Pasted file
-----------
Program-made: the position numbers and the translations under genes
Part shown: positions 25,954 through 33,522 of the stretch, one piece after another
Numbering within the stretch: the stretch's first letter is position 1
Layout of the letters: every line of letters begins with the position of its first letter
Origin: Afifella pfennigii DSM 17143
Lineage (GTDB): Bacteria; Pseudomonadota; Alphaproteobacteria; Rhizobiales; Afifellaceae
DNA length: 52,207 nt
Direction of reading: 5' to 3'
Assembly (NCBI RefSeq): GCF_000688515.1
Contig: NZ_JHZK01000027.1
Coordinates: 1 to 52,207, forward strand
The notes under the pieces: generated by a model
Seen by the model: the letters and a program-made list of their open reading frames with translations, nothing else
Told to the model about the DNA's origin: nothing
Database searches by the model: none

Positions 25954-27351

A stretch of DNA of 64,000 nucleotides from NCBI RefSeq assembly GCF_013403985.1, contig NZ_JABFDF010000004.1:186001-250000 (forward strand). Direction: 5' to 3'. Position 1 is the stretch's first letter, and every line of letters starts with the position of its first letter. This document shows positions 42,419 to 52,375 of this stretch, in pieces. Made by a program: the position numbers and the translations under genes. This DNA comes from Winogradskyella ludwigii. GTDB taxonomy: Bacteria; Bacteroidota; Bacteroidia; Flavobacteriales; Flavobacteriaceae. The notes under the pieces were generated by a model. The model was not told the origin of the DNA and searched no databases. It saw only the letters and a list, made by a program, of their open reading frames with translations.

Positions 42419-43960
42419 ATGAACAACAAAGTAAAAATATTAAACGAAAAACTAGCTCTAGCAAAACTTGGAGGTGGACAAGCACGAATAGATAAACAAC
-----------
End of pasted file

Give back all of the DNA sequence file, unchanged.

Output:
Program-made: the position numbers and the translations under genes
Part shown: positions 25,954 through 33,522 of the stretch, one piece after another
Numbering within the stretch: the stretch's first letter is position 1
Layout of the letters: every line of letters begins with the position of its first letter
Origin: Afifella pfennigii DSM 17143
Lineage (GTDB): Bacteria; Pseudomonadota; Alphaproteobacteria; Rhizobiales; Afifellaceae
DNA length: 52,207 nt
Direction of reading: 5' to 3'
Assembly (NCBI RefSeq): GCF_000688515.1
Contig: NZ_JHZK01000027.1
Coordinates: 1 to 52,207, forward strand
The notes under the pieces: generated by a model
Seen by the model: the letters and a program-made list of their open reading frames with translations, nothing else
Told to the model about the DNA's origin: nothing
Database searches by the model: none

Positions 25954-27351

A stretch of DNA of 64,000 nucleotides from NCBI RefSeq assembly GCF_013403985.1, contig NZ_JABFDF010000004.1:186001-250000 (forward strand). Direction: 5' to 3'. Position 1 is the stretch's first letter, and every line of letters starts with the position of its first letter. This document shows positions 42,419 to 52,375 of this stretch, in pieces. Made by a program: the position numbers and the translations under genes. This DNA comes from Winogradskyella ludwigii. GTDB taxonomy: Bacteria; Bacteroidota; Bacteroidia; Flavobacteriales; Flavobacteriaceae. The notes under the pieces were generated by a model. The model was not told the origin of the DNA and searched no databases. It saw only the letters and a list, made by a program, of their open reading frames with translations.

Positions 42419-43960
42419 ATGAACAACAAAGTAAAAATATTAAACGAAAAACTAGCTCTAGCAAAACTTGGAGGTGGACAAGCACGAATAGATAAACAAC